Monday, March 28, 2011

Whale Sharks in Donsol

I saw whale sharks!!!  5 of them!  A whale shark, to me, is one of those animals that you are not sure if you will ever see in your lifetime but if you ever do it would be one of the best most wonderful experiences.  And it was.  Whale sharks come to an area of the Philippines near the small town of Donsol on the island of Luzon.  There are very few places in the world like this where they come every year to a place where they are so easily assessable.  And this happens to be the right season for them.  I couldn't justify going any where else in the Philippines for any other reason for a least a day or two of our last few days here.  So this is how the experience went... We flew into the city of Legazpi (which by the way is a no smoking city- you can't be caught smoking on the streets-I thought that was great!) and you take a bus, minivan, or taxi to the town of Donsol.  We took a Taxi because we were traveling with Emma and Chris and could split the cost four ways, and to splurge a bit.  It costs 800 pesos, so about $4.50 each.  Doesn't seem like much of a splurge now that I'm writing it. We got into Donsol, found a guesthouse and decided it was too late to head to the visitor center.  The next morning by 7:30 we were headed that way.  You pay a fee to rent the snorkel gear, then a marine park fee, then you pay for a boat, split 6 ways.  All in all the cost is about $20.  We found another couple to share the boat with to keep the cost down.  A man from Clarksville, TN, which we both found funny, small world, and his very nice Filipino wife.  Not the creepy old man with a little girl kind of situation that abounds here, but a very nice same age couple.  After a short video from the World Wildlife Fund about how to treat the animals to not harm them we got on the boat with our guide Jerry and headed the short distance to all the other boats already out there.  It was a huge adrenaline rush!.  As soon as Jerry said it was time to get in you had to have your fins and snorkel on and be in the water.  We jumped in under the outrigger and glided quickly from under the boat.  We swam our legs off trying to follow Jerry, because we knew he knows exactly were we would encounter the big fish.  The moment had come!  I saw a giant mouth within a meter or 2 of me.  I had to get out of the way of this gentle giant!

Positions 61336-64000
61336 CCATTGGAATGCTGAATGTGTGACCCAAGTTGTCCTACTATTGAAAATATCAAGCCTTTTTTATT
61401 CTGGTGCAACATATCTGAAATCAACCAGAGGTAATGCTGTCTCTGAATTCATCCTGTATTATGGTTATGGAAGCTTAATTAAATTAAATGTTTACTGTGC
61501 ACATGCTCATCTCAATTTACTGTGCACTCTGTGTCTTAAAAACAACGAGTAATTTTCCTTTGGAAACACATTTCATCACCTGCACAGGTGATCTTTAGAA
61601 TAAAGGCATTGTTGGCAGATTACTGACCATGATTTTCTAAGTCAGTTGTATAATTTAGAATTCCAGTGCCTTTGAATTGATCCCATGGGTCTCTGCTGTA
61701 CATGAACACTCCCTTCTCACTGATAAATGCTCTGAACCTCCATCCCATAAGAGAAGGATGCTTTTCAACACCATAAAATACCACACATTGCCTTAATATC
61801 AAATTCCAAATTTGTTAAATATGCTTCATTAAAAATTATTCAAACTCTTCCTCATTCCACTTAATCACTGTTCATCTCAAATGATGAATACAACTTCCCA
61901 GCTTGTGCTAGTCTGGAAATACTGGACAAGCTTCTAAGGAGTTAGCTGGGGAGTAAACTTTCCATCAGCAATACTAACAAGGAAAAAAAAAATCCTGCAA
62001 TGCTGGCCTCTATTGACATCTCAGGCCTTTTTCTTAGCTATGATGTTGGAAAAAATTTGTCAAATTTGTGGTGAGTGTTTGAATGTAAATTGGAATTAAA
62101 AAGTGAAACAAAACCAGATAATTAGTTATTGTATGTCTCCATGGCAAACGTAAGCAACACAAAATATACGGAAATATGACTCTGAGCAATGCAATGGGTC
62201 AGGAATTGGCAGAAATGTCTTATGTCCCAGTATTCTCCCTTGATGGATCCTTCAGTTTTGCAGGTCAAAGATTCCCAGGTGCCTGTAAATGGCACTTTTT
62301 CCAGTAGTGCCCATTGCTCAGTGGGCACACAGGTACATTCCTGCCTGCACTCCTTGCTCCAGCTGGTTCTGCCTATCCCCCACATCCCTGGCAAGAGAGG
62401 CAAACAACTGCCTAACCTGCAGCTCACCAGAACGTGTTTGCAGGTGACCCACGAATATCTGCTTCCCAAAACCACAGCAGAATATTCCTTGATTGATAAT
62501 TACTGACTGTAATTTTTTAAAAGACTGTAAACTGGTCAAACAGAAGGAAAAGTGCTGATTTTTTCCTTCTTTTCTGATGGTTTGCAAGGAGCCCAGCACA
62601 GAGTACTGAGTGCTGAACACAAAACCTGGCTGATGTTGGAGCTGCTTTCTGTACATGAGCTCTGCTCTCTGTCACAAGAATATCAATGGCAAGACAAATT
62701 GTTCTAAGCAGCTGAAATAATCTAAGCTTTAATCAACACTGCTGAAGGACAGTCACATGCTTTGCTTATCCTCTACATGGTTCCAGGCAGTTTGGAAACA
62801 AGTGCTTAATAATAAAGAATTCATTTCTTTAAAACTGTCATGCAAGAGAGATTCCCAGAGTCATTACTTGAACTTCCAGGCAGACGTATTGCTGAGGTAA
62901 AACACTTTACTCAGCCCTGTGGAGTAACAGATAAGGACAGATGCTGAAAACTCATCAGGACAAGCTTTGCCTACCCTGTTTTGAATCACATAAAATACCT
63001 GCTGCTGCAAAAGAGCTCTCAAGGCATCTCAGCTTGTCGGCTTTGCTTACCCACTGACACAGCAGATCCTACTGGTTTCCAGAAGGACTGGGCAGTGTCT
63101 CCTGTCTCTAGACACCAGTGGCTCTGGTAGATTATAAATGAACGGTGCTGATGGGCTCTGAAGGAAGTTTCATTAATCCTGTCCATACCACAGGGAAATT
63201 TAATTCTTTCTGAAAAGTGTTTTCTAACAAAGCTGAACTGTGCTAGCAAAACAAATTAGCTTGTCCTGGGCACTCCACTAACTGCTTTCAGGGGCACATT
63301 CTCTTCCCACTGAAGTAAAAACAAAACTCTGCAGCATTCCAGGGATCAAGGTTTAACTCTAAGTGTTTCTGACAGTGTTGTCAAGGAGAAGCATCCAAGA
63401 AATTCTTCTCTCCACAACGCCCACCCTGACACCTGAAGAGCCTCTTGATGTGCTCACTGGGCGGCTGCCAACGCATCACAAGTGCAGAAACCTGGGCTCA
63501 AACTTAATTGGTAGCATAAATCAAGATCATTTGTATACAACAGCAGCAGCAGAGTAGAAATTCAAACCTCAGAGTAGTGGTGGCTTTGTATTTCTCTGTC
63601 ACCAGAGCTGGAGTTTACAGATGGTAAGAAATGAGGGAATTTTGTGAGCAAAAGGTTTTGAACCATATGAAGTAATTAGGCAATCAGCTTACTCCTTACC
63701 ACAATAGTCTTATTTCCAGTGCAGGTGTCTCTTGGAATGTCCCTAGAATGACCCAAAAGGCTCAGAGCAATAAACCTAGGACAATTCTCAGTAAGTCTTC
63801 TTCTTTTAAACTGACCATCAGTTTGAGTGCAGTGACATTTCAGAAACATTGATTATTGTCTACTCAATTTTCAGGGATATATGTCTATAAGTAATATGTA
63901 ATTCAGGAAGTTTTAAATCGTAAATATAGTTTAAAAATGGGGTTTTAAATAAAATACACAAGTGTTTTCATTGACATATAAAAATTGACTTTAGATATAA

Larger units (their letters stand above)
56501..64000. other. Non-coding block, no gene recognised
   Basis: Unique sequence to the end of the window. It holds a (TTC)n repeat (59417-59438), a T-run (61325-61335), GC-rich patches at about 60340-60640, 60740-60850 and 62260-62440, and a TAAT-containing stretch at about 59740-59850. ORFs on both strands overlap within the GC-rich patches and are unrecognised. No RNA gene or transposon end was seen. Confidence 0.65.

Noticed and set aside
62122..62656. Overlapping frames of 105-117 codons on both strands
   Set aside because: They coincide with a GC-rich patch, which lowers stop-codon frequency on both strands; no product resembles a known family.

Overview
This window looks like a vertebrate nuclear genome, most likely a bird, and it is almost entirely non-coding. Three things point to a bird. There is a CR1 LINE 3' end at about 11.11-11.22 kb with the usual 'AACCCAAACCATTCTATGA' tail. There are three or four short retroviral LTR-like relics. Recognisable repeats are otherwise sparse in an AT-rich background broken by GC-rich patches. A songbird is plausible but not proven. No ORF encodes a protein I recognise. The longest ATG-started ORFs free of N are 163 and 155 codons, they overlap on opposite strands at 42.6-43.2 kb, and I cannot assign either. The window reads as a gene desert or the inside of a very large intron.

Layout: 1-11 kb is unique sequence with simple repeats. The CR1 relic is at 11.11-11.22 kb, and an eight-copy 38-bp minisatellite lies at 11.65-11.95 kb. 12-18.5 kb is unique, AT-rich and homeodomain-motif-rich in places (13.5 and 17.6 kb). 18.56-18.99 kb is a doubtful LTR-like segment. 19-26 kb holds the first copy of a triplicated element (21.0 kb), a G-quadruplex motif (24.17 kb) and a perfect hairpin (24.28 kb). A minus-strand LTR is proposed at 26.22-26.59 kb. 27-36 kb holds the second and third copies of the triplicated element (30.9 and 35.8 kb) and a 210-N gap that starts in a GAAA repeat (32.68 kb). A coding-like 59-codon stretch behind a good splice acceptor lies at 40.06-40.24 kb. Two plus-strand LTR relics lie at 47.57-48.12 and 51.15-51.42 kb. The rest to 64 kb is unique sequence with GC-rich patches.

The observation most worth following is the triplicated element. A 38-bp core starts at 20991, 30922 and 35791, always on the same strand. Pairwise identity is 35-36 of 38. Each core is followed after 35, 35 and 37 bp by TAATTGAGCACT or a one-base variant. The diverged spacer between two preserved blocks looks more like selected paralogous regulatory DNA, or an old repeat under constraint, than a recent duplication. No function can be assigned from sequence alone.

Then it was just swimming over him following his every whim unless it took him down to the depths.  He (they are he's here, young bucks there for the plankton) didn't seem to mind at all 6 people swimming with him occasionally diving down to take a closer look at his beautiful poke-a-dotted skin or his sweet little eyes.  After he decided to swim down where we could no longer see him we climbed back on the boat to wait.  A "spotter" sits on a high part of the boat to keep a look out for them.  So every time we hear its time to go we geared up and were in the water within seconds.  It was so wonderful being so close to them.  They are magnificent and so huge!  I have never swam next to something so big.  Their heads alone are the size of a king sized bed.  They have these tiny eyes compared to there big bodies.  At times I was totally taken aback by it all.  What if he decided he didn't like us swimming with him and he got mad.  All he had to do was give one flick of his giant tail and he could inflict some serious injuries.  It is a really good thing they are so docile and sweet.  It seems a bit fleeting now, only 3 hours with them, when the locals get to seem them everyday!  So lucky!  This was a wonderful experience and I am so glad to be sharing with you!

Thursday, March 24, 2011

The rest of Malapascua Island